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  1. #26

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    RE: Cons for installing redundant receiver batteries ?

    Hey David, very interesting. I am not crazy electrical savvy so I rely on sources in this area. My source for this one was Bob Wilcox who is an electrical engineer by trade and knows electronics inside and out. I just followed his instruction back in the days of nicads. I have always trusted him intently in this area and his guidance has never let me down.

    Either way, I will totally agree that no turbine powered model should be flown with one radio system battery.
    John Redman
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  2. #27
    PaulD's Avatar
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    RE: Cons for installing redundant receiver batteries ?


    ORIGINAL: gooseF22

    I prefer wolverine for a switch if not using switched regulators or a Powersafe rx..
    I did some of the Flight testing and bench testing of the Wolverine design.. with 4 10 am mofsets, I can tell you that thing is robust.. I ran an electric motor thru it at 40 amps twin deans in and out.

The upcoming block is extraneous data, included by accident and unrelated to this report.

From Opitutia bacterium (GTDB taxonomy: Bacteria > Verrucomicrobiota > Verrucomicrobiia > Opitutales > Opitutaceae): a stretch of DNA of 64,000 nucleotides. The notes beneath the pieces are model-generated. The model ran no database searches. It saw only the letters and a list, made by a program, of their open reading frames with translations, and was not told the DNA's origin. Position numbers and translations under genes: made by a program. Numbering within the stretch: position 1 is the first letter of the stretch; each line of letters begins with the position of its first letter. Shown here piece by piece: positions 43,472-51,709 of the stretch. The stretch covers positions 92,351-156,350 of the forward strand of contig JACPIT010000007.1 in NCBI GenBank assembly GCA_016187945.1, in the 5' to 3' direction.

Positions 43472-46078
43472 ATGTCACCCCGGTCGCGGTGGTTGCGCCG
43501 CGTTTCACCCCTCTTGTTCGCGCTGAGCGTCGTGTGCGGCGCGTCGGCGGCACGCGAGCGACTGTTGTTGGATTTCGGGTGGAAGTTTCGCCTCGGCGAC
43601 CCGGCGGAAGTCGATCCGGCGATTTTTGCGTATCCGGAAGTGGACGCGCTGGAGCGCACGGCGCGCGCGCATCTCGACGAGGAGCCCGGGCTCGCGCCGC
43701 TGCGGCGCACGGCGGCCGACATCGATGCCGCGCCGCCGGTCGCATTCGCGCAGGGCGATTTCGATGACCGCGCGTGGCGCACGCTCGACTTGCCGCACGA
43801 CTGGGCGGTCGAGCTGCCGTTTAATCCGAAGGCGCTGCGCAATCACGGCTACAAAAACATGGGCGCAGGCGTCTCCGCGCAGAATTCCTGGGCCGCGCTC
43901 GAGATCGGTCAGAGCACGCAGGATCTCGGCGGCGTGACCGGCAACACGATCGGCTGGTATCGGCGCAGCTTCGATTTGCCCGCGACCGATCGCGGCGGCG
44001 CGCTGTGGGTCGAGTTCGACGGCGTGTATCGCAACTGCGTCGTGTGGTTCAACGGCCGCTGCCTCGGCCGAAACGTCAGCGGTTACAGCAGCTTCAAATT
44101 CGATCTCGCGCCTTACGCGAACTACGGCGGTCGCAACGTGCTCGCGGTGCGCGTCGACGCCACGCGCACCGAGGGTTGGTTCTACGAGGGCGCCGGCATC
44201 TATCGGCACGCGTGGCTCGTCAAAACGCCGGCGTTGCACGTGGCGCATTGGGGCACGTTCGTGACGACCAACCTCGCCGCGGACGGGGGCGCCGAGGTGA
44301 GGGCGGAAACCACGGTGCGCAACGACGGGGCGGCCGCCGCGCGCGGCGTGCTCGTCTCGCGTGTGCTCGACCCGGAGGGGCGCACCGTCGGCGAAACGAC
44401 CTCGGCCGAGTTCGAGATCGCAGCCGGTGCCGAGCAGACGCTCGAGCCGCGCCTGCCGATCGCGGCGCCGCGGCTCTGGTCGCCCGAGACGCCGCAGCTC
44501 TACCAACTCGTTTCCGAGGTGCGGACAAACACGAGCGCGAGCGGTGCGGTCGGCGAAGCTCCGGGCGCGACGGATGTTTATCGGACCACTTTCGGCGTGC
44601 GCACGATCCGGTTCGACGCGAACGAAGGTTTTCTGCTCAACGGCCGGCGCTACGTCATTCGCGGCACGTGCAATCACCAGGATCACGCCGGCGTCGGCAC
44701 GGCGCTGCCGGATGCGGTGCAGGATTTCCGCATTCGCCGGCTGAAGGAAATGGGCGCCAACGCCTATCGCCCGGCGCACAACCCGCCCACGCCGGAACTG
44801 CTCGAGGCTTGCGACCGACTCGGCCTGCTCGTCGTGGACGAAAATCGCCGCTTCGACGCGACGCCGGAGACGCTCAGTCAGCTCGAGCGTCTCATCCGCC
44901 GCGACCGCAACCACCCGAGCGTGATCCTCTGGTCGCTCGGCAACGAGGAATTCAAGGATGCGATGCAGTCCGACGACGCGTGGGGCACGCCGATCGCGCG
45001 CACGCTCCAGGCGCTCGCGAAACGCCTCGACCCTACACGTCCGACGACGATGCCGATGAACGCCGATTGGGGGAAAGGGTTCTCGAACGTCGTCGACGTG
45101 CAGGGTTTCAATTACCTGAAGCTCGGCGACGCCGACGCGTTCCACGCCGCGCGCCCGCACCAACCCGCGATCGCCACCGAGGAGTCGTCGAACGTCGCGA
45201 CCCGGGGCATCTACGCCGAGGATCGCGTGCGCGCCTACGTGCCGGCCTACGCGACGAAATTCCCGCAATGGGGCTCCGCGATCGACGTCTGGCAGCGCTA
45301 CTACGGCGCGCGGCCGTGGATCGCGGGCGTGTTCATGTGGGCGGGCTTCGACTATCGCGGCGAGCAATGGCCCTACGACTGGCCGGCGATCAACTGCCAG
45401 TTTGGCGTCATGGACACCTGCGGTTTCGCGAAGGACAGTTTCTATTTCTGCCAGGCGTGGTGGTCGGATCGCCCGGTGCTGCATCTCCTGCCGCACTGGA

That's interesting. I've become a BIG fan and user of these switches but had never heard any independent test data/results like this. I also have run set-ups with dual batteries and 2 switches but like the extra safety and security of the Wolverines.

    Thanks for sharing that.

    PaulD
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  3. #28
    GTMUSTANGCS's Avatar
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    RE: Cons for installing redundant receiver batteries ?

    how do you connect another battery to a receiver when it only has one "B" port?

  4. #29

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    RE: Cons for installing redundant receiver batteries ?


    ORIGINAL: GTMUSTANGCS

    how do you connect another battery to a receiver when it only has one "B" port?
    You can connect it anywhere along the reciever, not just a battery port.Youcan usea y lead off a servo port if required.
    Ihave always run a simple 2 nicad 2 switch setup and never had a failure. usually one at the top and the other at the bottom of the reciever

  5. #30
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    RE: Cons for installing redundant receiver batteries ?

    The real question is: why donΒ΄t we have 2 batteries also in the transmitter? : )

    TP.
    Flying an Avonds F-104. Aerial filming business with multirotors. Riding a Cannondale Caad8.

  6. #31
    Xairflyer's Avatar
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    RE: Cons for installing redundant receiver batteries ?

    ORIGINAL: Stobe777

    The real question is: why donΒ΄t we have 2 batteries also in the transmitter? : )

    TP.